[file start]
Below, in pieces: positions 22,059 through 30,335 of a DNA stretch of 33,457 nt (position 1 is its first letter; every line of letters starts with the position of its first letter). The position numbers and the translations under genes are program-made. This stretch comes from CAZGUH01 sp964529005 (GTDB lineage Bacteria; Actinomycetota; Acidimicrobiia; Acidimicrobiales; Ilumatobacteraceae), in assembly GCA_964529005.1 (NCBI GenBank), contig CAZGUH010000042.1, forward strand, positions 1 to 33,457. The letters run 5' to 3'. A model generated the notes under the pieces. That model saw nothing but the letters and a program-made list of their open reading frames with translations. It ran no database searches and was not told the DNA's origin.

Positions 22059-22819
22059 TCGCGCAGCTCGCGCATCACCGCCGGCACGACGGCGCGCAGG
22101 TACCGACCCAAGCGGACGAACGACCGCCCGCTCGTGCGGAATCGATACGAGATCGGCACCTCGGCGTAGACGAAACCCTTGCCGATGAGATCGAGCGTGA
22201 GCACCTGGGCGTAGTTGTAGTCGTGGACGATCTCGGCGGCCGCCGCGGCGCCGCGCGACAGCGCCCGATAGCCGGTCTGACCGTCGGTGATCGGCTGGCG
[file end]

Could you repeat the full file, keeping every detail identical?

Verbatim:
Below, in pieces: positions 22,059 through 30,335 of a DNA stretch of 33,457 nt (position 1 is its first letter; every line of letters starts with the position of its first letter). The position numbers and the translations under genes are program-made. This stretch comes from CAZGUH01 sp964529005 (GTDB lineage Bacteria; Actinomycetota; Acidimicrobiia; Acidimicrobiales; Ilumatobacteraceae), in assembly GCA_964529005.1 (NCBI GenBank), contig CAZGUH010000042.1, forward strand, positions 1 to 33,457. The letters run 5' to 3'. A model generated the notes under the pieces. That model saw nothing but the letters and a program-made list of their open reading frames with translations. It ran no database searches and was not told the DNA's origin.

Positions 22059-22819
22059 TCGCGCAGCTCGCGCATCACCGCCGGCACGACGGCGCGCAGG
22101 TACCGACCCAAGCGGACGAACGACCGCCCGCTCGTGCGGAATCGATACGAGATCGGCACCTCGGCGTAGACGAAACCCTTGCCGATGAGATCGAGCGTGA
22201 GCACCTGGGCGTAGTTGTAGTCGTGGACGATCTCGGCGGCCGCCGCGGCGCCGCGCGACAGCGCCCGATAGCCGGTCTGACCGTCGGTGATCGGCTGGCG